MTA: Course Correction with Case Studies

Mahan, Jeffrey H., Barbara B. Troxell, and Carol J. Allen. (MTA) Shared Wisdom: A Guide to Case Study Reflection in Ministry. Nashville: Abingdon Press, 1993.

Review by Stephen W. Hiemstra

During my Clinical Pastoral Education at Providence Hospital, I learned about pastoral care in an institutional setting. My two classes both had six students and we divided our time between patient visits and classroom activities. These activities included lectures, group projects, sharing autobiographies and genograms, and offering each other feedback. Probably the most feared and most helpful activity involved sharing verbatims that were case studies of patient visits that did not go well.

Introduction

In their book, Shared Wisdom, A Guide to Case Study Reflection, authors Jeffrey Mahan, Barbara Troxell, and Carol Allen (MTA) write:

“This book is offered as an invitation to those involved in ministry—whether in congregations or in specialized settings—to engage in a process of reflection on their practice of ministry.”(12)

The goal of case studies is to equip the presenter to return to ministry with greater insight and confidence in themselves and in God’s provision and protection. (19).

Case studies are most helpful when they assist participants in learning from their mistakes, but, of course, focusing on mistakes requires that one first admit to them. In a world in which politicians and celebrities daily lose their jobs over a single mistake, even in the church it is totally counter-cultural to admit to and talk about mistakes. The need for confidentially is accordingly multifaceted—both those studied and those bringing forth the study need to have the process treated confidentially.

The Case Study

MTA recommend a case composed of five parts:

  1. Background. Usually a case study focuses on a specific event that requires some context be provided.
  2. Description. In describing the event, usual dialogue is given to illustrate what happened and how the presenter responded.
  3. Analysis. “Identify issues and relationships, with special attention to changes and resistance to change.”
  4. Evaluation. The presenter assesses their performance–what worked, what did not work, and why.
  5. Theological Reflection. How does our faith inform this event? (116-117)

A case is about 2 pages single-spaced and the presentation should run about an hour.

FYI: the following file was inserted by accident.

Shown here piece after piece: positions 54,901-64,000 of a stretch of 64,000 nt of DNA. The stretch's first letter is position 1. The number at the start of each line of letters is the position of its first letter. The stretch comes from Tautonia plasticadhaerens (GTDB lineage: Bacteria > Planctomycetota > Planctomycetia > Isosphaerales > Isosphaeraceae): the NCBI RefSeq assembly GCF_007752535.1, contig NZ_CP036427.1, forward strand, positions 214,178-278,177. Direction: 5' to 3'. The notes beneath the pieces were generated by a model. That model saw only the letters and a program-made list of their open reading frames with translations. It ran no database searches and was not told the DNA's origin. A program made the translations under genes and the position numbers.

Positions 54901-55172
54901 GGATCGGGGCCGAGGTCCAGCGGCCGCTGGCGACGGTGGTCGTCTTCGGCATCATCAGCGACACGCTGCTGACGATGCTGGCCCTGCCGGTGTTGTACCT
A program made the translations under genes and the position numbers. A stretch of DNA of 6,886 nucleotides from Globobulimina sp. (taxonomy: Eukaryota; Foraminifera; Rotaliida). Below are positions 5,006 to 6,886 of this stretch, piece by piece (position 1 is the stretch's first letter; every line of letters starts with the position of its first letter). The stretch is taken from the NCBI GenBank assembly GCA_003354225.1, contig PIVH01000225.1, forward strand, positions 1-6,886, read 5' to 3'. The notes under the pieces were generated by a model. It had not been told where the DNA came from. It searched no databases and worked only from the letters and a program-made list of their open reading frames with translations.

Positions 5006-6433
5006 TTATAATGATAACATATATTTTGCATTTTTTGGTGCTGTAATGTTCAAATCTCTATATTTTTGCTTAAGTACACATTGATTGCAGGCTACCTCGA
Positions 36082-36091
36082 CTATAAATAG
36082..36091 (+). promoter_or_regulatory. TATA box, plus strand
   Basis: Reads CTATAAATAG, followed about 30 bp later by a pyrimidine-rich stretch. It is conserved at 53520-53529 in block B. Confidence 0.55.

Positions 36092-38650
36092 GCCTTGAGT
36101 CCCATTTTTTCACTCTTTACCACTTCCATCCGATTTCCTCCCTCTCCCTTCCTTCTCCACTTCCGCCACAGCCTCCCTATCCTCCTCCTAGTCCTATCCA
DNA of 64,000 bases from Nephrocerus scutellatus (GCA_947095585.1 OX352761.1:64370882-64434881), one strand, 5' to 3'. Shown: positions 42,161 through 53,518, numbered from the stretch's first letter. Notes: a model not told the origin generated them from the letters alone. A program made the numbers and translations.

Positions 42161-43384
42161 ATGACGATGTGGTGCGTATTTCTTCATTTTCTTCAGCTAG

In my experience, the choice of events to write up as verbatims is critical in revealing your strengths and weaknesses in ministry. At one point when another student was going through their case study, it became obvious that I had visited the same patient shortly after the presenter—my experience and hers were completely different.[1]

Background and Organization

The authors are all former professors of practical theology. They write in seven chapters:

  1. How Wisdom is Shared Through Case Study
  2. Writing, Presenting, Clarifying
  3. Personal Wisdom
  4. Professional Wisdom
  5. Theological Reflection
  6. Reflection on the Presenter’s Ministry
  7. Futuring (ix)

These chapters were preceded by an introduction and followed by a four-part appendix.

Assessment

Shared Wisdomby Jeffrey Mahan, Barbara Troxell, and Carol Allen is a helpful guide to case studies, particularly as practiced in Clinical Pastoral Education. MTA use sample case studies to illustrate their points. More generally, the use of case studies in ministry is a helpful team building activity that will have the added benefit of deepening the experience of particular staff. In the context of individual ministry, it can’t hurt writing up difficult encounters in aiding spiritual reflection.


[1]My visit is summarized in my memoir, Called Along the Way, because it helped motivate me to focus on Hispanic ministry.

MTA: Course Correction with Case Studies

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Author site: http://www.StephenWHiemstra.net, Publisher site: http://www.T2Pneuma.com.

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